Why may asbestos be a problem?

Asbestos fibres are strong and resistant to both heat and chemicals. This led to asbestos being used in a wide range of building materials and products, often as heat or sound insulation or as fireproofing.

Asbestos has been used widely for many years so there is a very low level of it in the air everywhere. However, this low level is unlikely to harm anyone’s health.

Damaged or deteriorating asbestos materials release more asbestos fibres into the air, so levels may be higher in buildings where this has happened. It is unlikely such levels will harm health but if you have any damaged or deteriorating asbestos materials in your home you should seek advice.

Seeking advice about asbestos

When you sign up for a new tenancy you will be given a copy of an information sheet. It is important that you read it and keep it together with your folder in a safe place.

If you need more advice contact the asbestos team on 023 8083 2170.

Is asbestos banned?

The use of asbestos products in any building, repair or maintenance work has been gradually phased out since the 1980’s. Its use was completely banned in 1999. Any home built since the mid-1980’s is unlikely to contain asbestos.

There is no requirement to remove asbestos products that were there before the ban if they present no risk. However, care must be taken of them to ensure no such risks occur.

Where can asbestos be found in the home?

Building materials containing asbestos were widely used from 1930 to the 1980’s so homes built or refurbished during this time may contain some asbestos. It is not always easy to tell whether a product contains asbestos, as modern asbestos-free products often look similar. If in doubt seek advice.

The types of materials containing asbestos that may be found in homes are

  • Insulating board
    This has been used for fire protection, heat and sound insulation, for example ceiling tiles, bath panels, wall linings, infill panels and partitions. It is more common in homes built in the 1960’s and 1970’s. It is unlikely to be found in a home built after the mid-1980’s. Loft or cavity wall insulation does not normally contain asbestos.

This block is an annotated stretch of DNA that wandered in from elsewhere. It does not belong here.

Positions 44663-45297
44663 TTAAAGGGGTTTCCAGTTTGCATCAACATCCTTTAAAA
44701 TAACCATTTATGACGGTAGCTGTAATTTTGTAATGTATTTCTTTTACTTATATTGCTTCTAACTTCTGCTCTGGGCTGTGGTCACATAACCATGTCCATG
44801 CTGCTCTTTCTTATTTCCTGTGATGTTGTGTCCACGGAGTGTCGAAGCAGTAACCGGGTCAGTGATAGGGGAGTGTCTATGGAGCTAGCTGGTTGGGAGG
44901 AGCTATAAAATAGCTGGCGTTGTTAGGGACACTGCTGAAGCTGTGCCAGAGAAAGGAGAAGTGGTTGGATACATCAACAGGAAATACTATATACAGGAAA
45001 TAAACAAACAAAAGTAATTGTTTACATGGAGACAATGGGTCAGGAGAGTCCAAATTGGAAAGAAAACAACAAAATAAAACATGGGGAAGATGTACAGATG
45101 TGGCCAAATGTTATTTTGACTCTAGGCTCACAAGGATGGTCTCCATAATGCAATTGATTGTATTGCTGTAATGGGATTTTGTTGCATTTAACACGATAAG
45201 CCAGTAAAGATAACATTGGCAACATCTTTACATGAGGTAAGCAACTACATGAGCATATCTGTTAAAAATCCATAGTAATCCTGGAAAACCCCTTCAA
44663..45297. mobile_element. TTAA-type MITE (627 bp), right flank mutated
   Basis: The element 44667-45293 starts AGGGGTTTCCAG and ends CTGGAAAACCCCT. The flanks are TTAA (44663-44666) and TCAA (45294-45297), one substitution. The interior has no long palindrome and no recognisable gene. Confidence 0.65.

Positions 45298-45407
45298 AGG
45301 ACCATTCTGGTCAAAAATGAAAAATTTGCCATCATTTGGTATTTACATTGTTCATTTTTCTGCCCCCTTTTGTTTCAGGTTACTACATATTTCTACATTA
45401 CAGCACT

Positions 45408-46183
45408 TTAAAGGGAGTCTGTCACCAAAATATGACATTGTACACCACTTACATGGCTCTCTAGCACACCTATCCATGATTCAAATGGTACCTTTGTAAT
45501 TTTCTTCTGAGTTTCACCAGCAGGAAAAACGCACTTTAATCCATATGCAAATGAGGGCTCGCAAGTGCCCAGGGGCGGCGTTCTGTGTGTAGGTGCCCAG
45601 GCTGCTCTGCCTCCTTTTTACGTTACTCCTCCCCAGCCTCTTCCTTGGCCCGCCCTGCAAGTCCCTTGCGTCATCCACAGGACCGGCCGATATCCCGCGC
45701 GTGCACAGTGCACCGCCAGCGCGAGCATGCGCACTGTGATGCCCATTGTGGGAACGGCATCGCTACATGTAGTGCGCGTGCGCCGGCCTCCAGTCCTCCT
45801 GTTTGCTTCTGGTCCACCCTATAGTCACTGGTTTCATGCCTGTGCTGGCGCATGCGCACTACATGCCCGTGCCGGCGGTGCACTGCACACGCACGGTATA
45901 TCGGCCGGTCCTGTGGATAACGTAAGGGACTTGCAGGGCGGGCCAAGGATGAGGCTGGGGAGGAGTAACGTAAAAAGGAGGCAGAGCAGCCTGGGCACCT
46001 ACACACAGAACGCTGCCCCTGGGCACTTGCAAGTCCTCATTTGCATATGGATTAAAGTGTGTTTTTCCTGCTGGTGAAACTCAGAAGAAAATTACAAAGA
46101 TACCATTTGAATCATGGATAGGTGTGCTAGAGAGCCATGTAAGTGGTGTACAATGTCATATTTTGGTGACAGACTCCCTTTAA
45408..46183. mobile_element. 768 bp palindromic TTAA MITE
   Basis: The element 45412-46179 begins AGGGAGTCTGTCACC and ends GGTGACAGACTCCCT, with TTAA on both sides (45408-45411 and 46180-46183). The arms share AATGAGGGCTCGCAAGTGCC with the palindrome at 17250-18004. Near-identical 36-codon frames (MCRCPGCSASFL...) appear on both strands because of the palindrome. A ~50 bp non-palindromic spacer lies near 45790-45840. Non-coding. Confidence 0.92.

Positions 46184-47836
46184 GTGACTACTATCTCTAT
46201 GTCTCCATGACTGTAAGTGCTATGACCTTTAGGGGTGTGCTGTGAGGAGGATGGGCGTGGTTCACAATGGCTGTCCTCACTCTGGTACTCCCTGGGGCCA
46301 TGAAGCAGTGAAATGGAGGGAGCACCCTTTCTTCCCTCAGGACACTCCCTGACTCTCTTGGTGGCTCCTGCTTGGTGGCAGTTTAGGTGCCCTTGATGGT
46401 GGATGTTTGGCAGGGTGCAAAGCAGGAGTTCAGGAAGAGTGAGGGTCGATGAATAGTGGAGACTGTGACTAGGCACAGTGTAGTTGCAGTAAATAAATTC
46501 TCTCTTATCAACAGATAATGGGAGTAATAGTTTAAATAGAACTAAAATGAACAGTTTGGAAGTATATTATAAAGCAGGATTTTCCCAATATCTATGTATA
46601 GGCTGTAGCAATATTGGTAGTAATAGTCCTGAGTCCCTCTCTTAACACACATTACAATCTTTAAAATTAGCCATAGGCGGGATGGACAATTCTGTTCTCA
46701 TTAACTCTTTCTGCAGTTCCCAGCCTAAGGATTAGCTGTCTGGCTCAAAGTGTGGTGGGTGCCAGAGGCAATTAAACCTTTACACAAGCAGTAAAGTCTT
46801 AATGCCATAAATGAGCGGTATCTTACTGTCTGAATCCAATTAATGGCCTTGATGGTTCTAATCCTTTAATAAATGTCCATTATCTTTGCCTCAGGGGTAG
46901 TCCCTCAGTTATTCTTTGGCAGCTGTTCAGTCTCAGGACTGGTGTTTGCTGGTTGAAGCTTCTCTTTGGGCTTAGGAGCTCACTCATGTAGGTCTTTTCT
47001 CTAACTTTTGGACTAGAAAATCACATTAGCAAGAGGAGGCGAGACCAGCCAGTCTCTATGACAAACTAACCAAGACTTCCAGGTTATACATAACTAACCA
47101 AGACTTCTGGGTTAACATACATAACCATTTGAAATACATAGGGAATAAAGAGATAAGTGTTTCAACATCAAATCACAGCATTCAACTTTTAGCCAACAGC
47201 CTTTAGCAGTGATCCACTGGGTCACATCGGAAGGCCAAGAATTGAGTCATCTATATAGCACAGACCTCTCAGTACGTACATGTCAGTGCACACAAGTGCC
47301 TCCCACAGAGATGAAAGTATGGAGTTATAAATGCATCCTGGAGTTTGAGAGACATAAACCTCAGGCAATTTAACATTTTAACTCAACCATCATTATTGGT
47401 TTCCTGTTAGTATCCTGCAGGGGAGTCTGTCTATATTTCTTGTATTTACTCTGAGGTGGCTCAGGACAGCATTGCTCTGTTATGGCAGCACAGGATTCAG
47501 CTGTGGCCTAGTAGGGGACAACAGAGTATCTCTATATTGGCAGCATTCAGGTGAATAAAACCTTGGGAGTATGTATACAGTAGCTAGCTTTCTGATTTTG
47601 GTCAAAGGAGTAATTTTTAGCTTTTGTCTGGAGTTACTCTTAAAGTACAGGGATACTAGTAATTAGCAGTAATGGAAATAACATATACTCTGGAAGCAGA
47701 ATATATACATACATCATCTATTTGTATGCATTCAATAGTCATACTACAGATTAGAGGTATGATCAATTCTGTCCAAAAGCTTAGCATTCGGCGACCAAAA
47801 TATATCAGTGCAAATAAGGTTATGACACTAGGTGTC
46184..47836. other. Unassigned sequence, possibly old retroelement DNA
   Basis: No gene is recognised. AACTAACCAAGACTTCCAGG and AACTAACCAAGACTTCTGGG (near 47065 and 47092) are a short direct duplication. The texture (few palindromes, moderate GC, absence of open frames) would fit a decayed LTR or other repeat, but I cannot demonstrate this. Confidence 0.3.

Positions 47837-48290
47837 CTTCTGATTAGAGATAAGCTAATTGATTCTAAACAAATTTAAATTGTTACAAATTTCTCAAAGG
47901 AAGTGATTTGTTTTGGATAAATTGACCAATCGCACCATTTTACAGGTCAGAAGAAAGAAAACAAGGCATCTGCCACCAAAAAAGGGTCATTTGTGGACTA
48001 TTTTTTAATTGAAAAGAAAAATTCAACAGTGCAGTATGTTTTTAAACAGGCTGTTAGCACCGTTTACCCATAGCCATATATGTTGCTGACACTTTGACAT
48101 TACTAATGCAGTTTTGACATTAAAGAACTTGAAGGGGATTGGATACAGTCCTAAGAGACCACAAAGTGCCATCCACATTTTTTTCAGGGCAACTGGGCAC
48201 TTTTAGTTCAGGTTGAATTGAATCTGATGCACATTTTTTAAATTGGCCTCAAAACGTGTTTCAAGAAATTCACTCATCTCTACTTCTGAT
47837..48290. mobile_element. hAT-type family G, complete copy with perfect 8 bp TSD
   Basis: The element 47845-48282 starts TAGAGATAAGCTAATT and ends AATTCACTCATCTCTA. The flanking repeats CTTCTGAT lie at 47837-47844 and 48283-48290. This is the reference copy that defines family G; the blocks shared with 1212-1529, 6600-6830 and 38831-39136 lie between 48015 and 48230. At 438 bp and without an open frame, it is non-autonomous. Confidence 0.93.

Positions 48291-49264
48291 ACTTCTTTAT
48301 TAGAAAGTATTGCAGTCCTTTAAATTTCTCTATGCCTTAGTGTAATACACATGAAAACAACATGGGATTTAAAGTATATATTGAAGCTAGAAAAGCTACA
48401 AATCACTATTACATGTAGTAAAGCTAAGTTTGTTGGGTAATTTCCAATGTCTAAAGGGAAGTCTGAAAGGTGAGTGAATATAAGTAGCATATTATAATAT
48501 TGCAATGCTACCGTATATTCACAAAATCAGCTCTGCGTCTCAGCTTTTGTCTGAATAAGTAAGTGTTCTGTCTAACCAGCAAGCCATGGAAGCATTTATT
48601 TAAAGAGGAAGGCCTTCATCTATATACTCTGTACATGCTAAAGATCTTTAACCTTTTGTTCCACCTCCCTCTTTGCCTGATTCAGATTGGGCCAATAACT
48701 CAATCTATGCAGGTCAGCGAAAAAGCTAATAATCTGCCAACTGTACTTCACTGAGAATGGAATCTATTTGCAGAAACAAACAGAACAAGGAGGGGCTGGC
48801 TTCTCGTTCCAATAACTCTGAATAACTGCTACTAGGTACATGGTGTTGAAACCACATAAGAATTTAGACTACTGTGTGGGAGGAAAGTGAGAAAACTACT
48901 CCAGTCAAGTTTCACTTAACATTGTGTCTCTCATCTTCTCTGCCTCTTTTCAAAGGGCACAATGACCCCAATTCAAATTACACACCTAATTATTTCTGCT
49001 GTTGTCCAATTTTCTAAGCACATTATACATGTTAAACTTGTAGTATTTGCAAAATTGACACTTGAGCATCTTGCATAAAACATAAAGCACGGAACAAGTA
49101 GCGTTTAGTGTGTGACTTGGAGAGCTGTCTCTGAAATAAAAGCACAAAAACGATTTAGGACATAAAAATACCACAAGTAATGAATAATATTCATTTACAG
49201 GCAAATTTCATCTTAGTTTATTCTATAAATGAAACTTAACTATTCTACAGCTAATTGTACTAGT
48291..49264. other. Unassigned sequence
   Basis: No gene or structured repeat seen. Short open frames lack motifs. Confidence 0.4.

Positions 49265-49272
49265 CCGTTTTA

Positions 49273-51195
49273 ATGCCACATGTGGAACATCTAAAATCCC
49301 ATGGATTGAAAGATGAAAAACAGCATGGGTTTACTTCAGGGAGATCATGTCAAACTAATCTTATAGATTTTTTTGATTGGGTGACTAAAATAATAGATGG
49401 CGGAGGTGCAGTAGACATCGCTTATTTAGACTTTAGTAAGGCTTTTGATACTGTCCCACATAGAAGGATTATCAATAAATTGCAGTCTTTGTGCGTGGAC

• Asbestos-cement products
    These are the most widely used asbestos material. They include (for example)

    • Fire surrounds, flue pipes and cold water tank

    • Guttering and drain-pipes

    • Roofing tiles and wall cladding

    • Roofing and cladding for garages and sheds.

This use has declined sharply since 1976 and was banned completely in 1999. Asbestos-cement products are unlikely to release high levels of asbestos fibres because of the way they are made, unless they are subject to extreme abrasion.

What should I do if I suspect there is asbestos in my home?

Firstly, seek advice from your housing office. Ask for the latest information on any asbestos in your home.

If you feel sure that there is asbestos not mentioned in the report, then your housing office will ask for a surveyor to visit your home to do a survey.

We will then take whatever action is needed as a result of the survey. We may need to remove or seal any damaged materials and we will give you advice on the material(s) concerned.

What can be done if there is asbestos in my home?

Asbestos material in good condition that cannot easily be damaged.

The general rule for asbestos in the home is; if it is in good condition and undisturbed it is safe if left alone.

It is only a problem in the home if it is in poor condition (e.g. crumbling or flaking) or it is damaged, drilled into, sawn or wallpaper is scraped off it. Avoid disturbing or damaging asbestos materials in good condition.

If you are having work done and have asbestos in your home, always tell the builders or trades people before they start work.

  • Asbestos material that is slightly damaged

This can sometimes be repaired by sealing or enclosing it. We will do the most appropriate work for the particular material and circumstance.

  • Asbestos material that is badly damaged or deteriorating

Once we are aware that this has happened, we will remove it. Some asbestos materials must always be removed by contractors with a special licence issued by the government. We employ these contractors to do such work and they have to follow strict regulations. Do not attempt the work yourself.


  • Avoid disturbing or damaging asbestos materials in good condition
  • If you have damaged or deteriorating asbestos materials in your home the seek advice from your housing office.

Take care when doing DIY

When doing DIY work it is your responsibility to ensure you do not damage or disturb an asbestos containing materials. If any asbestos material is preventing you from crying out vial work contact your housing office for advice. Do not interfere with any asbestos containing materials yourself.

You are reminded that before doing any alterations to your home you must get written permission from your housing office as well as any legal requirements such a building regulations or planning permission.

How should I dispose of asbestos?

If you have or thing you may have anything containing asbestos that needs disposal contact your housing office for advice. Do not attempt to dispose of anything containing asbestos without first getting specific advice first.